It is a good practice to compare images drawn to photographs:
If it matters to anyone, it is hard to discover Turkish camouflage colors of 1930s on the media. We don't have any peacetime paintings (The only exception to this is that of Praga T-9 linked by me). Photographs are black-and-white. And to make things worse, a printing technique called dithering was used.
However, from some clear b/w photos, we know that the army had imitated a French pattern that involves colors like desert khaki, maroon (or brown), green and (perhaps) light blue. So there should be at least three distinct tones if we ignore the last one. However, if one looks at the scans of the dithered printed material, he or she only sees one light color (possibly the desert khaki) and one dark color (possibly green and maroon together). Only in a couple of images, those dark areas were separated into two by slightly changing the tone. In the end, on the latter images, you end up with three tones of grey in total instead of two. When you watch rare b/w movies that show these vehicles and capture stills, you come across the same problem.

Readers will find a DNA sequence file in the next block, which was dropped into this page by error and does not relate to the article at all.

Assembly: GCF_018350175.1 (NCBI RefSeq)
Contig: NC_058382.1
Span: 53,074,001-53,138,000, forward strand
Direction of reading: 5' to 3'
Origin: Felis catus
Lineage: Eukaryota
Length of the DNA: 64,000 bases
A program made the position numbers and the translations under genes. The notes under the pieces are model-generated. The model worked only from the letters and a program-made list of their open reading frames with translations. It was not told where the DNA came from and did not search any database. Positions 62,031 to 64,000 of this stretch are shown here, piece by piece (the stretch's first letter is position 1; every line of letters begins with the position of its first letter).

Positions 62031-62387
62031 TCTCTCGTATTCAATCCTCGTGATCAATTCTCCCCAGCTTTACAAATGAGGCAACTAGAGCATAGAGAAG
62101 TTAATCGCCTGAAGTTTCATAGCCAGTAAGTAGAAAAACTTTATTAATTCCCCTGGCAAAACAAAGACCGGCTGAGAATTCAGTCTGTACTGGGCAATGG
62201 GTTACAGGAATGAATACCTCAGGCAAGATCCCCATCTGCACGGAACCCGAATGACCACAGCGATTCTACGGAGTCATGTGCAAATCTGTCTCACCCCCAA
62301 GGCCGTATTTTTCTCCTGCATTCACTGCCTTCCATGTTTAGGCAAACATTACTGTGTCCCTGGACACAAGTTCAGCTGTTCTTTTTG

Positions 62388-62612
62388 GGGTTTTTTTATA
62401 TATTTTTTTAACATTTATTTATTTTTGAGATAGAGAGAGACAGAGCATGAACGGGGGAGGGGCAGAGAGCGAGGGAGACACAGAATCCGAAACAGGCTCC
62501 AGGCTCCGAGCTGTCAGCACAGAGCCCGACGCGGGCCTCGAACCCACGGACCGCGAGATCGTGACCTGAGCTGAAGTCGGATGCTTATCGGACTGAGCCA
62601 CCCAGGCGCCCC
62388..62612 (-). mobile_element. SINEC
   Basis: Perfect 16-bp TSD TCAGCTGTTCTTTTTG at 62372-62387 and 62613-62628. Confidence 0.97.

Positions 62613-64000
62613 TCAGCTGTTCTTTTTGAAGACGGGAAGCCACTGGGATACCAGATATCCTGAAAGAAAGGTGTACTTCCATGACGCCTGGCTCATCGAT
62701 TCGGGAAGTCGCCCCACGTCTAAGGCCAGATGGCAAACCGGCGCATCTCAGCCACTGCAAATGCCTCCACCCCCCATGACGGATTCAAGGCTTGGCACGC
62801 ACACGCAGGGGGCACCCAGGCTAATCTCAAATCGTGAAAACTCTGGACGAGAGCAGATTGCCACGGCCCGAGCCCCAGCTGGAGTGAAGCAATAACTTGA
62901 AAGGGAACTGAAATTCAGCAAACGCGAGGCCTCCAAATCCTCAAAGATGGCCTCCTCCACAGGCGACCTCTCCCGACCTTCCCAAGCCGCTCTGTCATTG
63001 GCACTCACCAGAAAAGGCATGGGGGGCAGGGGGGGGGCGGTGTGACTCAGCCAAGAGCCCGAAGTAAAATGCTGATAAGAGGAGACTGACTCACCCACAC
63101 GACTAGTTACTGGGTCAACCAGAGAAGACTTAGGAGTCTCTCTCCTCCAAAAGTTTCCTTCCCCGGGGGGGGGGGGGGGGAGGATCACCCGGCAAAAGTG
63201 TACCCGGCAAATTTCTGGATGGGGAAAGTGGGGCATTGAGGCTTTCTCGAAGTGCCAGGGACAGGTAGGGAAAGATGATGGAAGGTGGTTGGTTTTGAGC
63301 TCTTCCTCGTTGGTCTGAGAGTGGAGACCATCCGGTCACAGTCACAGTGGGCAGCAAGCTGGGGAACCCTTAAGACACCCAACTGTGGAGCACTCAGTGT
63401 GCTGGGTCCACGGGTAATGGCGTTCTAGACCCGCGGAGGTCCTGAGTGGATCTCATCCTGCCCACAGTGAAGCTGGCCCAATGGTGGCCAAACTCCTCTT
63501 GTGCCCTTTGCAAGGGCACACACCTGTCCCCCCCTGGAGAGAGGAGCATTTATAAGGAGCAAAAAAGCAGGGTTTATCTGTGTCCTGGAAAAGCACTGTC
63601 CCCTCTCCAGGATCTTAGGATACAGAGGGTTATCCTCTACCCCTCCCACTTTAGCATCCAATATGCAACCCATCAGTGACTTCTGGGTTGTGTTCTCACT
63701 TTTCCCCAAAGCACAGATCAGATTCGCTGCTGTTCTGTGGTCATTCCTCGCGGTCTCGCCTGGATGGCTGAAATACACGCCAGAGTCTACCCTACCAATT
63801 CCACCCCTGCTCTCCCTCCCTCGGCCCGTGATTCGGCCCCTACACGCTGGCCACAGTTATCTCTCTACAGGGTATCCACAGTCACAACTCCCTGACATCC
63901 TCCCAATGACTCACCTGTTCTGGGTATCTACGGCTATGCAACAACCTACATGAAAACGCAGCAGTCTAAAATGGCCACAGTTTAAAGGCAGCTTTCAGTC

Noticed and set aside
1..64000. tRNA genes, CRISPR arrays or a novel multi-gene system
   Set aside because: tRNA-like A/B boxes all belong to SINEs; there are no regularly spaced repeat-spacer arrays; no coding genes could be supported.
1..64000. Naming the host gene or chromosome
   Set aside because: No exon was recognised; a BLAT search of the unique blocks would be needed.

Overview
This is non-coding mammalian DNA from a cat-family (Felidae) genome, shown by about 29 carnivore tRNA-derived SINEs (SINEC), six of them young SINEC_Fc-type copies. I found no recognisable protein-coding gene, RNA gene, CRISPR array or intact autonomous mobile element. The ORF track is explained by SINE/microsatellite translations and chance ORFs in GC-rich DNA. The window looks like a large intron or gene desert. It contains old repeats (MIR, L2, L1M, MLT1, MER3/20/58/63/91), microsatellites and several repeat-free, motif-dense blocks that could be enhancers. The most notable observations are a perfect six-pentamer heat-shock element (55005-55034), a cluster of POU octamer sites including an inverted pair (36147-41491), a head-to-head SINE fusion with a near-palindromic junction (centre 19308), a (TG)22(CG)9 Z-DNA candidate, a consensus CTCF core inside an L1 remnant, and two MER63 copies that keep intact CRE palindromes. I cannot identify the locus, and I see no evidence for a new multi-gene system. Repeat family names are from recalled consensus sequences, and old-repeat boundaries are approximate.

Three possibilities emerge:
1) Some vehicles had been painted by using only two colors, and some with three.
2) Most original images were of low quality, but a few were not that bad.
3) The people who converted some original photos into dithered ones did a lousy job.
Example: Both t-26s and t-27s were delivered in the early 1930s. Initially, t-26s had to be in Soviet green: photographs exist to show that t-26s were taken out of the cases right after their arrival. However, images taken on October 29th, 1933, the 10th Anniversary of the republic of Turkey, show that while the t-26 tank were in two tones, the t-27 tankette had been painted in three. In the late 1930s, you see two photographs of t-26s: in one, there is a two-color toning whereas in the second, there are three. The same argument applies to BA-6 as well.
I came across a couple of models of Turkish t-26 and ba-6, depicting them in two-color schemes that were not consistent with each other either.
In the end, though may still remain inconclusive, I prefer to compare drawings and blueprints to photos and movies. It brings me closer to the truth.